The U.S. Forest Service, in coordination with the Bureau of Land Management (BLM), has completed its expedited review of the Continental Resources’ permit to drill in the Dakota Prairie Grasslands in North Dakota. This project was selected for expedited review pursuant to a Presidential Memorandum directing agencies to expedite environmental reviews and permit decisions for high priority infrastructure projects that will create a significant number of jobs.
The application was determined complete as defined by Onshore Oil and Gas Order No. 1 and ready for review on October 11, 2011. The applicant utilized private environmental consultants to collect certain information required to complete the review and environmental analysis. Although applicants may rely on the Forest Service to collect information, such as botany or cultural resource reports and engineering surveys and designs, the Forest Service will accept information provided by contractors subject to review and confirmation by the Forest Service.
After a site-specific review of the proposed project by resource specialists of the Dakota Prairie Grasslands Office, it was determined that the project met the criteria for a Categorical Exclusion (CE) under Section 390 of the Energy Policy Act of 2005. Once the site-specific review was completed, the Forest Service approved the Surface Use Plan of Operations with attached Conditions of Approval. The BLM then incorporated the Forest Service approval into the BLM approval of the Drilling Plan and the application was formally approved on December 16, 2011.
The use of environmental consultants by the applicant and coordinated efforts by the Forest Service and BLM resulted in a time savings in excess of 20% from the national average amount of time required to review similar applications. Subject to the Conditions of Approval, the project’s operator may begin construction immediately.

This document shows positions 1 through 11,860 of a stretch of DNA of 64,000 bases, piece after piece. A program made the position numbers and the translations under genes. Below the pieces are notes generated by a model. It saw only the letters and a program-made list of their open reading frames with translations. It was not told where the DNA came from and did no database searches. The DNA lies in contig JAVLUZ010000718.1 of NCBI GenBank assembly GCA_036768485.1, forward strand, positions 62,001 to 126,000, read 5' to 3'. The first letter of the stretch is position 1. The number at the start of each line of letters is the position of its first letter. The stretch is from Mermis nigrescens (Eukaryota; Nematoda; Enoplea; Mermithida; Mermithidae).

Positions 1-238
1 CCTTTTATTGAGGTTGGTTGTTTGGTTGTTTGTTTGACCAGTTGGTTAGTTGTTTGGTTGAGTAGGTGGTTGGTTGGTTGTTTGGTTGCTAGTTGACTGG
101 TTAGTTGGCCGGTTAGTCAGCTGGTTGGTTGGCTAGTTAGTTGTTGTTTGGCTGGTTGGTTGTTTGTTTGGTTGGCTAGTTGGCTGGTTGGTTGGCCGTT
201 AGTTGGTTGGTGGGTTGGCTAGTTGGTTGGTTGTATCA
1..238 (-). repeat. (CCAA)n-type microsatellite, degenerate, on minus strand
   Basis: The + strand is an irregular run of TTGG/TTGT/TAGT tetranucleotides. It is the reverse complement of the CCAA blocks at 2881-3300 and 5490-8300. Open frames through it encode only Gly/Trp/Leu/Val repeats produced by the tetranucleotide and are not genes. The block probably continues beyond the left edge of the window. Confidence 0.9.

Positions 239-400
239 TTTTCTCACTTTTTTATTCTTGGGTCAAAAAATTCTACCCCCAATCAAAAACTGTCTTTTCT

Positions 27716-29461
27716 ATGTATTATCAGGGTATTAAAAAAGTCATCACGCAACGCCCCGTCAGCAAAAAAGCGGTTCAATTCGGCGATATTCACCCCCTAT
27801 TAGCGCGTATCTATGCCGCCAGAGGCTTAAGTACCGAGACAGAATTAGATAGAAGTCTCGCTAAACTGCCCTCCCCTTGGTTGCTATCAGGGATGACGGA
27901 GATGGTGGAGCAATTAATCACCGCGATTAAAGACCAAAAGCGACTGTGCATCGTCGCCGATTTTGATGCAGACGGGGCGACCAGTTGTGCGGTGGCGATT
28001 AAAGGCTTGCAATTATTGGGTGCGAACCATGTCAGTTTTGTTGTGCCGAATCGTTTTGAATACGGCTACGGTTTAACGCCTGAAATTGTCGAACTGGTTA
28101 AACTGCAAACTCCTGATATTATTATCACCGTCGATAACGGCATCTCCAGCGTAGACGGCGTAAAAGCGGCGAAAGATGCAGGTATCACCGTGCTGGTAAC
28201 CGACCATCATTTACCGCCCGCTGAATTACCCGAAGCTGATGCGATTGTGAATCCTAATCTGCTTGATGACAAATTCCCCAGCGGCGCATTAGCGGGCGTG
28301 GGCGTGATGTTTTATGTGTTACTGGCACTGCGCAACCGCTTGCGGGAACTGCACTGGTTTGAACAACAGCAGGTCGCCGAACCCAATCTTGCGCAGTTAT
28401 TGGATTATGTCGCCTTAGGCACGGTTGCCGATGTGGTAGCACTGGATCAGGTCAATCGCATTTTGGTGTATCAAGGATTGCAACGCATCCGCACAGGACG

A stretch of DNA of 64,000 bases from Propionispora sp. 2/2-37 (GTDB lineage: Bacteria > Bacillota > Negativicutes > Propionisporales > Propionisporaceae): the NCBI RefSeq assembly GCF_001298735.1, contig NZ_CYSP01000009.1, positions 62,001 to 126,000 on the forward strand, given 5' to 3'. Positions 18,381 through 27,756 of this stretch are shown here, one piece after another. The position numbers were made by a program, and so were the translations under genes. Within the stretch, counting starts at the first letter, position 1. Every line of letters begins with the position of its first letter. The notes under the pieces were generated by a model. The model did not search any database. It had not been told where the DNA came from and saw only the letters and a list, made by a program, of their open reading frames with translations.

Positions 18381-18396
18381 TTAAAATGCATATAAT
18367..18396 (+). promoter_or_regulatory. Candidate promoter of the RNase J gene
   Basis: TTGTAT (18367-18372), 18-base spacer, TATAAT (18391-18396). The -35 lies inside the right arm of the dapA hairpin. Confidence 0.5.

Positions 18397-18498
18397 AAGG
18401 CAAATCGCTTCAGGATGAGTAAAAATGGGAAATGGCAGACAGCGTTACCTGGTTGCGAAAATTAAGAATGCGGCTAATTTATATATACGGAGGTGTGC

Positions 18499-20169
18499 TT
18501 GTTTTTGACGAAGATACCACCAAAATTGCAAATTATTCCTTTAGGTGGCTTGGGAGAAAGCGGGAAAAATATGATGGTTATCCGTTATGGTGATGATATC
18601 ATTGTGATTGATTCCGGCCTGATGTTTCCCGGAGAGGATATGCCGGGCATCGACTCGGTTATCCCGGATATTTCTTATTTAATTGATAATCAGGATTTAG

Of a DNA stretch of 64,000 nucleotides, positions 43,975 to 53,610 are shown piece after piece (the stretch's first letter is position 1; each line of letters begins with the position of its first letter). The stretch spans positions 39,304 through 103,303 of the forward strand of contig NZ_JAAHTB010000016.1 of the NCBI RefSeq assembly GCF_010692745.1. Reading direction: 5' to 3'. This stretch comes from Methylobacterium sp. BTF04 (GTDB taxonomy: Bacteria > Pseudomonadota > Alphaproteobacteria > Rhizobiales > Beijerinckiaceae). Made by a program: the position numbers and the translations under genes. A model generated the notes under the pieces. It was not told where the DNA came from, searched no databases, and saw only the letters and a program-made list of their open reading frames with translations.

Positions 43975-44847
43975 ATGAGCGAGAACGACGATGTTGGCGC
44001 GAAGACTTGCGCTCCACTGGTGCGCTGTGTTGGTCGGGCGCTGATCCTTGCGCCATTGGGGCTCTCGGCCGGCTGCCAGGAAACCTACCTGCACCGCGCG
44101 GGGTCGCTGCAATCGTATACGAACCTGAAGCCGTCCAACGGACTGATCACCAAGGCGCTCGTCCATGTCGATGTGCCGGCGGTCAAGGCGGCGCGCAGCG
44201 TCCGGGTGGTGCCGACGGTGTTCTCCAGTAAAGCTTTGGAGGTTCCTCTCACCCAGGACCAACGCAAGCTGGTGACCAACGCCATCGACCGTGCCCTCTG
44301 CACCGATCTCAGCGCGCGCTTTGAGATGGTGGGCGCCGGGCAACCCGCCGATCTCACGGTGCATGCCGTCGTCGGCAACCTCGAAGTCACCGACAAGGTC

Subject to applicable law, accepting surveys, designs and reports prepared by private environmental contractors can help to alleviate agency resource constraints.
Providing advance guidance and training to applicants and their consultants improves the quality of submitted applications and the accompanying surveys, reports and designs. Dakota Prairie Grasslands utilizes a website to provide guidance on the application process, www.apdtest.com, and conducts in-person training for preparation of the technical components of the application.
Direct and regular communication among the Forest Service, the Bureau of Land Management and the applicant helped to address resource conflicts early in the applicant’s submission process, which reduced the approval timeframe.
The Dakota Prairie Grasslands area in North Dakota is experiencing a dramatic increase in gas and oil drilling applications. There are currently over 80 Applications for Permits to Drill pending filed with the Forest Service’s McKenzie District Office. The Forest Service will use lessons learned from this expedited permitting project to improve its system for reviewing other applications.